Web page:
Experiments are guided by a coarse-grained modular model (Tu et al, 2008) of the sensory network (Figure 1), in which we identify two important ‘transfer functions': one corresponding to the receptor–kinase complex, which responds to changes in input ligand concentration on a fast time scale, and another corresponding to the adaptation system, which provides negative feedback, opposing the effect of ligand on a slower time scale. For the receptor module, we calibrate an allosteric MWC-type model of the receptor–kinase complex by FRET measurements of the ‘open-loop' transfer function G([L],m) using step stimuli. This calibration provides a basis for using the same FRET readout (between CheY-P and CheZ) to further study properties of the adaptation module.
It is well known that adaptation in E. coli's chemotaxis system uses integral feedback, which guarantees exact restoration of the baseline activity after transient responses to step stimuli (Barkai and Leibler, 1997; Yi et al, 2000). However, the output of time-derivative computations during smoothly varying stimuli depends not only on the presence of integral feedback, but also on what is being integrated. As this integrand can in general be any function of the output, we represent it by a black-box function F(a) in our model, and set out to determine its shape by experiments with time-varying stimuli.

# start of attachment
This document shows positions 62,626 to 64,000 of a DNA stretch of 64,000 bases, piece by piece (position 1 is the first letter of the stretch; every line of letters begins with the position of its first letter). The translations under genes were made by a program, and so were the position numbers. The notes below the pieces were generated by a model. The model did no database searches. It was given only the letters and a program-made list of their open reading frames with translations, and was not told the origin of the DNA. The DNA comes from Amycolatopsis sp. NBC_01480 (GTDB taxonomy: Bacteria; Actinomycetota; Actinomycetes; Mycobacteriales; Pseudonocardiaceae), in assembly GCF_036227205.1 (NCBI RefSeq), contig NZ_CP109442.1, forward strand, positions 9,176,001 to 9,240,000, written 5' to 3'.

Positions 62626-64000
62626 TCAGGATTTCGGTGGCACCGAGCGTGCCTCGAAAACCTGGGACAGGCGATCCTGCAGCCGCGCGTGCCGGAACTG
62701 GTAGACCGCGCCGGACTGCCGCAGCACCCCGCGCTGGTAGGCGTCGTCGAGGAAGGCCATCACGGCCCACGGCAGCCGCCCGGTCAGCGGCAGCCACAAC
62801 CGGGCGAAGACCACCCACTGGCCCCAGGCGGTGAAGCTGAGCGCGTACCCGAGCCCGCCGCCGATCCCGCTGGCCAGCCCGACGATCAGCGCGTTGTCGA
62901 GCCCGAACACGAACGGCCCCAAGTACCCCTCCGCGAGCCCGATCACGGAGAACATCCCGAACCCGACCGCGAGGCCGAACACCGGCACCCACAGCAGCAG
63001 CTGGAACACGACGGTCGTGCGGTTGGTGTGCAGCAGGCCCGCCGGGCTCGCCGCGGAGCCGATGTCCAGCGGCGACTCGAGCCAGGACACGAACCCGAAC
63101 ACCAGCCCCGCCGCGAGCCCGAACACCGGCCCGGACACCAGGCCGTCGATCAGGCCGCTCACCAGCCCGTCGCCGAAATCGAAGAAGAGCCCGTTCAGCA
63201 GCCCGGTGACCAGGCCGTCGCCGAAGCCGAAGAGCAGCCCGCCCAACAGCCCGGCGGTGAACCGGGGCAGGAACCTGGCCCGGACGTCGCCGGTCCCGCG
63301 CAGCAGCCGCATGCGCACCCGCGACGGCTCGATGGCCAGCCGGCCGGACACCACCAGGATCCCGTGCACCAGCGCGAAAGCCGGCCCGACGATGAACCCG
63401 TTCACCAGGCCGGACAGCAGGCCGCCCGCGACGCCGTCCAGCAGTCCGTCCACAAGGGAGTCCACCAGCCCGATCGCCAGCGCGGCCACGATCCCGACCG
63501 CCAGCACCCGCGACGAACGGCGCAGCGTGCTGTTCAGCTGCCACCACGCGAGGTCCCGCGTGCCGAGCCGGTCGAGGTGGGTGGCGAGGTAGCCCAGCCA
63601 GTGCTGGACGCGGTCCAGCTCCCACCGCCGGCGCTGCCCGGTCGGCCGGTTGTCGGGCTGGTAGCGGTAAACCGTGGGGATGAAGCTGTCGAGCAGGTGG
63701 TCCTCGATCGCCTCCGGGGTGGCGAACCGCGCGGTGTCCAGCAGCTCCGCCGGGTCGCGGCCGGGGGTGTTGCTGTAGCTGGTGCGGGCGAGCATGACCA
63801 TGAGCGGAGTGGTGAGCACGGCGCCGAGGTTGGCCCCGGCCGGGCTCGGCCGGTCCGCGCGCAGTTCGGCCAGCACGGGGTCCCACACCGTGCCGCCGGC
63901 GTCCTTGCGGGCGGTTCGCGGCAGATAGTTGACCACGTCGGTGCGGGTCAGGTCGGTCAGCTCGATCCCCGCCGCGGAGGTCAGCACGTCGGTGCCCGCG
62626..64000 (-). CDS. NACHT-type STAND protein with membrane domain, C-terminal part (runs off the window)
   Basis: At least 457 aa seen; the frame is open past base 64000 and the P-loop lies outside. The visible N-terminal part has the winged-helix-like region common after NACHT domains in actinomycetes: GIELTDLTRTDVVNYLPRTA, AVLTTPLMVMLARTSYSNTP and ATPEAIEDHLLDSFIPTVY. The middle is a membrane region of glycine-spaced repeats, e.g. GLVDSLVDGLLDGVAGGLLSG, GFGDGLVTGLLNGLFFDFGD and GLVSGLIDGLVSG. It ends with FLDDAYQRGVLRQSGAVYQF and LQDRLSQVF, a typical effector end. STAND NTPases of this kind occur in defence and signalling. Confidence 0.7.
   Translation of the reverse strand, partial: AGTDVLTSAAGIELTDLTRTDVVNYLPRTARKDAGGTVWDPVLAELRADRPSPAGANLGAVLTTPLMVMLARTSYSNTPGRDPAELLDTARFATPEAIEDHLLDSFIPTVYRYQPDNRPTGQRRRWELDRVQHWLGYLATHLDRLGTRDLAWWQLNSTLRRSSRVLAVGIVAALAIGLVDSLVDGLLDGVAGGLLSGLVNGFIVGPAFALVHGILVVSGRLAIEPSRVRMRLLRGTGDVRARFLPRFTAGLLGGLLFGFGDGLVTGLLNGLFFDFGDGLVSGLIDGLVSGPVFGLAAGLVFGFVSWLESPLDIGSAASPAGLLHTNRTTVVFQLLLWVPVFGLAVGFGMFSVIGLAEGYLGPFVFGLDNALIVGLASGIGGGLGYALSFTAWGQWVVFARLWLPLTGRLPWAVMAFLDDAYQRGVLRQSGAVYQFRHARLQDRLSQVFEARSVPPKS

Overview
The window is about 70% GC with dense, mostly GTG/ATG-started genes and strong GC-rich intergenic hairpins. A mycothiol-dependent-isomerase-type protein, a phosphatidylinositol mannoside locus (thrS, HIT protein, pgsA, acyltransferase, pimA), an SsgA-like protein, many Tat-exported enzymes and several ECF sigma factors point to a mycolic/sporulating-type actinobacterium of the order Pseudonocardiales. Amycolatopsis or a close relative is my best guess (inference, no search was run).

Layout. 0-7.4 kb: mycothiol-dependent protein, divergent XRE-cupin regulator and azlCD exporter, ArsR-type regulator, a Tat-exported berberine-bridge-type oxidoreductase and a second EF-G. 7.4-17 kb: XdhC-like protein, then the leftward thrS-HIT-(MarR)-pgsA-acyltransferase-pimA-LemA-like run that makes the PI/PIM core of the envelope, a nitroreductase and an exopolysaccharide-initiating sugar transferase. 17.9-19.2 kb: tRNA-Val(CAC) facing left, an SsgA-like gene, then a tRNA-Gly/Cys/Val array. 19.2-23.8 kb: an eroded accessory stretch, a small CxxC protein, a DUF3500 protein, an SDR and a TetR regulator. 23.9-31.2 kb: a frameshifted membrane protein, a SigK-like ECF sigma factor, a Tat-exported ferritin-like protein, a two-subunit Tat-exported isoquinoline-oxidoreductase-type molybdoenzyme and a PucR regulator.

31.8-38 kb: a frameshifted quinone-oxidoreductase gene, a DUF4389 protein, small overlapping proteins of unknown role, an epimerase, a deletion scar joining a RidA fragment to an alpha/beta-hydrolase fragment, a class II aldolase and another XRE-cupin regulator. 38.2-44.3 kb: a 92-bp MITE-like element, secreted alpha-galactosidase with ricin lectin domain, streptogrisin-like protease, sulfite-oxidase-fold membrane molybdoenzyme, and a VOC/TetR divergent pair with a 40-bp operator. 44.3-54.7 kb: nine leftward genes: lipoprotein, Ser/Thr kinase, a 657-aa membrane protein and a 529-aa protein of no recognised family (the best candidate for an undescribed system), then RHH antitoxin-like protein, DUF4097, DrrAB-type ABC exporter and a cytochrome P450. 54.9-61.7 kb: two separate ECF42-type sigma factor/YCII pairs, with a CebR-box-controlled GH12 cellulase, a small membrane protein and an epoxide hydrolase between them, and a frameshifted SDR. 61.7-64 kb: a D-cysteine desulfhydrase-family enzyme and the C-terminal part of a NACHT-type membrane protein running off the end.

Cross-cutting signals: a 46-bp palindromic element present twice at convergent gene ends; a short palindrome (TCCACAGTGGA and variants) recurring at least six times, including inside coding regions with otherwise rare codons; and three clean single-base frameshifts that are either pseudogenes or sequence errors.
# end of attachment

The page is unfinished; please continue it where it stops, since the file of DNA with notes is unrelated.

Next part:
We first apply exponential ramp stimuli—waveforms in which the logarithm of the stimulus level varies linearly with time, at a fixed rate r. It was shown many years ago that during such a stimulus, the kinase output of the pathway changes to a new constant value, ac that is dependent on the applied ramp rate, r (Block et al, 1983). A plot of ac versus r (Figure 5A) can thus be considered as an output of time-derivative computations by the network, and could also be used to study the ‘gradient sensitivity' of bacteria traveling at constant speeds.